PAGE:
Use of 3D printed guns in German synagogue shooting must act as warning to security services, experts say

‘All you need is a weekend worth of time and $50 for the materials’, Balliet wrote in obscure online post about manufacturing weapons

Lizzie Dearden
Security Correspondent
Friday 11 October 2019 18:22
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Germany synagogue shooting: round up

The creation of 3D printed guns by the neo-Nazi who launched a shooting attack in Germany must act as a warning to security services, experts have said.

Stephan Balliet only took one plastic weapon on the rampage that left two people dead in Halle but had manufactured several more, documents seen by The Independent reveal.

The 27-year-old livestreamed his attack in a move echoing the Christchurch shooting, and posted three documents online outlining his antisemitic and racist ideology.

But another cache of files that were not initially discovered online show Balliet had been making weapons before Brenton Tarrant’s atrocity in New Zealand.

Researchers at the International Centre for the Study of Radicalisation (ICSR), based at King’s College London, uncovered the extremist’s unseen original post on an obscure “chan” imageboard.

“For all of you, who live in no fun countries [with restrictive gun laws] this may be of interest,” Balliet wrote.

“All you need is a weekend worth of time and $50 for the materials.”

He wrote that he was about to start “live testing” before posting a link to the Twitch livestream that showed him carrying out the shooting.

The post was made at 11.57am on Wednesday, minutes before the attack on the synagogue, and Balliet could be heard typing and cursing on his livestream as he attempted the upload.

The downloaded folder contained the three documents that were shared widely online in the immediate aftermath of the shooting, but there was also a photo of Balliet and more folders containing detailed instructions on how to make homemade weapons.

It contained numerous files that could be run through a 3D printer to make the same firearms, as well as ammunition.

Balliet listed his primary objective as “proving the viability of improvised weapons”, although footage of the attack showed them jamming and failing multiple times.

ICSR research fellow Blyth Crawford said the documents claimed Balliet had been making his own guns for “years”.

People make a human chain around the synagogue and the Jewish cemetery targeted by neo-Nazi Stephan Balliet

She told The Independent the possibility of other terrorists using 3D printed weapons “needs to be responded to” by authorities.

“Designs for [one of Balliet’s weapons] have been around for a long time, but it is becoming more and more inexpensive to develop them,” she warned.

Rajan Basra, another ICSR research fellow, suggested there would have been a more urgent response from authorities if the attack had claimed more than two lives.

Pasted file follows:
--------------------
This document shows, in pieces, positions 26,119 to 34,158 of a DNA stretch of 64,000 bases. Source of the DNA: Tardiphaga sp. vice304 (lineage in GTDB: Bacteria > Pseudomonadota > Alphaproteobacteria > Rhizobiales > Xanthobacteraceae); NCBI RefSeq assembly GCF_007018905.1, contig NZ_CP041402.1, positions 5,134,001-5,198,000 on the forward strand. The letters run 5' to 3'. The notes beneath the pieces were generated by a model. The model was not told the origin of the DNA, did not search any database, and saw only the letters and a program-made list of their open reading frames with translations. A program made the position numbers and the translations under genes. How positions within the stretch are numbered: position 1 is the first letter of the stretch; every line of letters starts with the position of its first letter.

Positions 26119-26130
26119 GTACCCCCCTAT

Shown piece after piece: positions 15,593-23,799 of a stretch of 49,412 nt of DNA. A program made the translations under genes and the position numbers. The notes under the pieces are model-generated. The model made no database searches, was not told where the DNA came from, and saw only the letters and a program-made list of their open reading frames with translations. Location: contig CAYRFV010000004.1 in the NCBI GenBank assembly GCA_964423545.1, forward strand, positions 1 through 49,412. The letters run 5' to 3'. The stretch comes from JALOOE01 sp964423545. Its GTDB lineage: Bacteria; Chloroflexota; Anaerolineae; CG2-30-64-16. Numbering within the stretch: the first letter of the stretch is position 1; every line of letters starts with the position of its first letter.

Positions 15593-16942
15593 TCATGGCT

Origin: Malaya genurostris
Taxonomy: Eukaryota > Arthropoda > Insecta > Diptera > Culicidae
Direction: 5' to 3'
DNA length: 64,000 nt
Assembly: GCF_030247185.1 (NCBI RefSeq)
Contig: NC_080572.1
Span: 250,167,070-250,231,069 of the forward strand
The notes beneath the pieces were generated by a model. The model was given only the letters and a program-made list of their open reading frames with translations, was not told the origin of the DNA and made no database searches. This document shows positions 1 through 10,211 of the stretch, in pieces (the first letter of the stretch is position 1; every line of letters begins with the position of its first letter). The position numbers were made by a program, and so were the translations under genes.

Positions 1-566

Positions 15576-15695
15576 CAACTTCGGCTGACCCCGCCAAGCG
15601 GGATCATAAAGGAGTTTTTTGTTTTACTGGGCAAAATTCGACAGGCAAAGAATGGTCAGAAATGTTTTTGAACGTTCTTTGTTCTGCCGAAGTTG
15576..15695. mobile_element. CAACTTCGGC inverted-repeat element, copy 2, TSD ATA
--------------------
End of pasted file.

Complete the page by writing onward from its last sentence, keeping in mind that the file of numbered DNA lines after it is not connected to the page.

“There is a risk that because he didn’t succeed in launching a mass-casualty attack, it’s delaying the realisation that terrorists could use 3D printed guns,” he said.

“The reaction to attacks depends on the number of victims but the risk with that is that we miss longstanding trends, things that are staring us in the face.”

The shooting came just weeks after the first person was jailed for printing a 3D gun in the UK.

Tendai Muswere claimed the pistol, found during a London drugs raid, was for a prop for a university film project but was convicted for firearms offences.

British counterterror police have previously warned that the move from networked bomb plots to “low-tech” car and knife attacks had made attacks harder to prevent.

In Balliet’s case, German authorities have admitted that he was not known to be a security risk and had no criminal record.

Analysis of Balliet’s documents shows that several of the image files showing his plastic weapons were created on 8 March.

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The date is a week before the Christchurch attack in New Zealand, which had widely been considered the starting point of the following wave of far-right terrorist incidents including in Poway, El Paso and Norway.

“One line suggested the attacker had intended to create more weapons or do more attack planning but he abandoned that for reasons we can’t speculate on, and decided to conduct the attack on Yom Kippur,” Ms Crawford said.

Researchers said that because of the rapid adoption of new technology and platforms by young far-right extremists like Balliet, it would be impossible for his files to be completely removed from the internet.

Mr Basra called for authorities to encourage people to report suspicious offline behaviour, rather than solely using internet activity as an indicator of security risks.

“Balliet had been making weapons for a couple of years, he had been planning attacks for months,” he added.

“He must have spoken to people, they must have suspected something. I think it would be much more effective if there was a focus on real-world behaviour.”

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